Apple, Nokia Looking for Suits to Be Heard Mid-2012

 
 
By Michelle Maisto  |  Posted 2010-03-12
 
 
 

The Apple-Nokia patent battles could continue on for more than two years, according to a report published March 12.

Pointing to a court filing, Reuters reported that the companies are asking that a trial on their respective patent lawsuits be scheduled for mid-2012, putting the industry on notice that the legal struggle between the mobile handset giants could take some time to resolve.

If Nokia has its way, however, that time frame may be cut short. Reportedly, Nokia has also asked a U.S. District Court judge to throw out Apple's antitrust claims, saying that the accusations are taking away attention from Apple's infringements on Nokia patents, according to a Business Week report, citing court papers filed March 12.

Back-and-forth disputes between the manufacturers began in October, when Nokia filed a suit in a U.S. district court alleging that Apple's iPhone infringes on 10 patents - a scenario that  Reuters later reported could cost Apple up to $1 billion.

In a press statement following the filing, Nokia accused Apple  of "trying to get a free ride on the back of Nokia's innovation." 

Apple responded in kind that December, alleging that Nokia infringed on 13 Apple patents and announcing in a  statement: "Other companies must compete with us by inventing their own  technologies, not just by stealing ours."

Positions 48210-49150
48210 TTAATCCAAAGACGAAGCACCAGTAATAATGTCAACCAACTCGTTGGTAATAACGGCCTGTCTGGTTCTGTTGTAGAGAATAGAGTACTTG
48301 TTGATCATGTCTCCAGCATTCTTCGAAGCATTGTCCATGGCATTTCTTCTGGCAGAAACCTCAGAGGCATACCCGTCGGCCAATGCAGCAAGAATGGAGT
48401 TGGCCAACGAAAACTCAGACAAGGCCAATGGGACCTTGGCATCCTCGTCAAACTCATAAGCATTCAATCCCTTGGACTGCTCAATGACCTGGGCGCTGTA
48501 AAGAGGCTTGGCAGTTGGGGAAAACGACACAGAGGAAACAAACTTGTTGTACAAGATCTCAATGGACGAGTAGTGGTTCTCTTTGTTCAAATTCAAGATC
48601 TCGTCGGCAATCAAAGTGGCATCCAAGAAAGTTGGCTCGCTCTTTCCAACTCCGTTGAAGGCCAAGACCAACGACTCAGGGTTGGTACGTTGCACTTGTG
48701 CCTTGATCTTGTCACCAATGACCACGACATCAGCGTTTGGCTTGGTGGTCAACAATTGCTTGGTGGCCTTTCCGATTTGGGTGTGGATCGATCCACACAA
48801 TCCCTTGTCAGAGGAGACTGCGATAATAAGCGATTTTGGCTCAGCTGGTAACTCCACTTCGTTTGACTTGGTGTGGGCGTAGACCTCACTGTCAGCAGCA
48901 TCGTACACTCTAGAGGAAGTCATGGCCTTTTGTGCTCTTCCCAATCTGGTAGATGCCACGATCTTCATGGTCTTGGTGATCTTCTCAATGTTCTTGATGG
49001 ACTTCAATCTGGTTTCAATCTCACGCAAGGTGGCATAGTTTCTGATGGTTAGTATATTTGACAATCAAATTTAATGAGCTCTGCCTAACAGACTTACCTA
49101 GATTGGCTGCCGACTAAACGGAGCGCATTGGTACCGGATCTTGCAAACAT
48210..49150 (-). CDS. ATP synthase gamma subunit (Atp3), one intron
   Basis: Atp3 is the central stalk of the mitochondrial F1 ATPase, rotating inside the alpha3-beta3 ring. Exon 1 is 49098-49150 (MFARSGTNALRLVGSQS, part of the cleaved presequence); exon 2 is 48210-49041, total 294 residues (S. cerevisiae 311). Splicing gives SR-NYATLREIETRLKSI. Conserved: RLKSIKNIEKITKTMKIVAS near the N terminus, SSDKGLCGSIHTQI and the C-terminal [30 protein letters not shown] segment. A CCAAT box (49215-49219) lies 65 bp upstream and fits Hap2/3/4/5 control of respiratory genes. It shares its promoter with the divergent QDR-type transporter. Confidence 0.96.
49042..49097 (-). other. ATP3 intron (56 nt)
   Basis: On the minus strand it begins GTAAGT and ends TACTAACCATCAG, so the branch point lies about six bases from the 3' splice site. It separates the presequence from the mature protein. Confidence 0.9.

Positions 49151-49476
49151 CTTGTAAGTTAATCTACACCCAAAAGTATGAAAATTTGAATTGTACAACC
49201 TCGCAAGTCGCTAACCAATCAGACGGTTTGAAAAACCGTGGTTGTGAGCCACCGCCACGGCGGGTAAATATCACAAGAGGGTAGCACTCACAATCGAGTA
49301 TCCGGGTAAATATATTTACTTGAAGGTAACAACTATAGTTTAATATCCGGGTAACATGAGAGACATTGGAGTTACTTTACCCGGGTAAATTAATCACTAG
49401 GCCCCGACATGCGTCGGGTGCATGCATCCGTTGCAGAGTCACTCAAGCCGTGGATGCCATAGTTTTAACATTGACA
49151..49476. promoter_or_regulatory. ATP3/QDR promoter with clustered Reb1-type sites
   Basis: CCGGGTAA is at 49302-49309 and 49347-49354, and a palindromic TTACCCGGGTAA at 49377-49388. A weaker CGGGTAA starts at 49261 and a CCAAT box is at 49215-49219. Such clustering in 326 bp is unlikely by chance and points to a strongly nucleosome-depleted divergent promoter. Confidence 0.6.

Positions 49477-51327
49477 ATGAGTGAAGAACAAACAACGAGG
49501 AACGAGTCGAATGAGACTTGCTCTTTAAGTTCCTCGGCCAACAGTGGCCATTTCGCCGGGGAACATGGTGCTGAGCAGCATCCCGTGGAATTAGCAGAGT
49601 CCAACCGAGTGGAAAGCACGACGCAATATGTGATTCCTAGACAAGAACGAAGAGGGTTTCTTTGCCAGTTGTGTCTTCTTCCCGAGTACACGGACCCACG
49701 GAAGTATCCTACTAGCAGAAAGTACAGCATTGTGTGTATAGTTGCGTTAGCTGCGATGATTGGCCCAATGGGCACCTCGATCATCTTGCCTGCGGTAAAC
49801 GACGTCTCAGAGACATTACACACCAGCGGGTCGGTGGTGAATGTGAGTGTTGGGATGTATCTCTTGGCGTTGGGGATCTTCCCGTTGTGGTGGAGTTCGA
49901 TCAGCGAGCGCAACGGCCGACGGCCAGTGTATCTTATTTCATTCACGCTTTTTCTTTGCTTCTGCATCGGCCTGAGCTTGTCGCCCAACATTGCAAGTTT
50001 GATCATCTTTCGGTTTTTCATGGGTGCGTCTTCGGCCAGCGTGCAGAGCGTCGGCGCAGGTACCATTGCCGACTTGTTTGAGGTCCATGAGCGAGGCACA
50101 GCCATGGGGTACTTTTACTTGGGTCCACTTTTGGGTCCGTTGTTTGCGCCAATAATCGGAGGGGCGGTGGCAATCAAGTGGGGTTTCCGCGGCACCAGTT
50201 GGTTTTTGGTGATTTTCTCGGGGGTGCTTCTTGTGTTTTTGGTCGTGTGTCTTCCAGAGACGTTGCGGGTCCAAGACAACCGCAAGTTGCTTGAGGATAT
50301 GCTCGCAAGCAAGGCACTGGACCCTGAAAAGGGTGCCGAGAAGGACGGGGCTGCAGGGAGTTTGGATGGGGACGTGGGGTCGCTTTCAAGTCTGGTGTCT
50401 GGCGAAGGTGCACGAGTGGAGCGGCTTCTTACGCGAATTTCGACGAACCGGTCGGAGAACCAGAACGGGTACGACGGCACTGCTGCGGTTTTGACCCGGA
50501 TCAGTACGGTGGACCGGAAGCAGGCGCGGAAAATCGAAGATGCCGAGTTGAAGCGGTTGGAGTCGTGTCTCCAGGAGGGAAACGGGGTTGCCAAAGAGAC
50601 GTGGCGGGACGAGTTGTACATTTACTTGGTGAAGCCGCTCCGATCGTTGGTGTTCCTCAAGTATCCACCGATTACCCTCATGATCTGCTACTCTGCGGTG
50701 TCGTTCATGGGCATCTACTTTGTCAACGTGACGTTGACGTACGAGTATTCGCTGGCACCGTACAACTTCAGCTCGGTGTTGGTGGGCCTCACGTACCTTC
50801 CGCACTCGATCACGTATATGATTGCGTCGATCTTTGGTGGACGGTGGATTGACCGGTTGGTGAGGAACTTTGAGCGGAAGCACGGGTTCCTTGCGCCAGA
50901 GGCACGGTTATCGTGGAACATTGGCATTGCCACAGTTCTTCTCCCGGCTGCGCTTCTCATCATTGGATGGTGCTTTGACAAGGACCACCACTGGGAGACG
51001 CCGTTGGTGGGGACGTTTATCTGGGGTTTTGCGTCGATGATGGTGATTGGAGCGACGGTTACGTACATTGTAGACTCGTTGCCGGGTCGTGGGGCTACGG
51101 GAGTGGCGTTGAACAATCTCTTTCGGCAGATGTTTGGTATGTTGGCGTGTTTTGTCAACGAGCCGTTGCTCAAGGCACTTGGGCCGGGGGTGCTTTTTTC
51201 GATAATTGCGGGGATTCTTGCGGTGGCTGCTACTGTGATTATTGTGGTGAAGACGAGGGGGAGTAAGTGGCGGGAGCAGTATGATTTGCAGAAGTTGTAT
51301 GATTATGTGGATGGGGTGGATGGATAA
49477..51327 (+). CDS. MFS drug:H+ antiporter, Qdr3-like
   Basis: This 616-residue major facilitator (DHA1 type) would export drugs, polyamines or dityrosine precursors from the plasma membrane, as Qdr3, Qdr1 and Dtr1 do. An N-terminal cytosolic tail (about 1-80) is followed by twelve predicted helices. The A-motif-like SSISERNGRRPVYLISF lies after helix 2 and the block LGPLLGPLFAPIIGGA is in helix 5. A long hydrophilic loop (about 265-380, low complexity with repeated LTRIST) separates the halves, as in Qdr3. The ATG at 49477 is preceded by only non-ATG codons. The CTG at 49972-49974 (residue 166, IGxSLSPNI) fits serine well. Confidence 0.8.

Additional allegations  followed, and each manufacturer additionally filed claims with the International Trade Commission. In January, the ITC agreed to investigate  Nokia's complaint against Apple, which entailed an infringement of seven patents in the areas of user  interface, camera, antenna and power-management technologies.  

Likewise, in February, the ITC agreed to investigate Apple's  Jan. 15 filing against Nokia, which alleged that nine of its patents were being infringed on and requested  that Nokia be made to stop selling the devices in the United States.  

Analyst Ezra Gottheil, with Technology Business Research, has  called the filings "a form of negotiation," and says it's difficult to know who's really in the right.

"What they're involved in here is  nothing life or death to either company; it's just a matter of how much one is  going to pay the other for the rights to some technology," Gottheil told eWEEK, at the time of Apple's retaliatory filing.

Apple has since also sued the Google Nexus One maker, HTC, and Motorola filed a complaint against BlackBerry-maker Research In Motion, which the U.S. ITC has also agreed to investigate.    

 

Rocket Fuel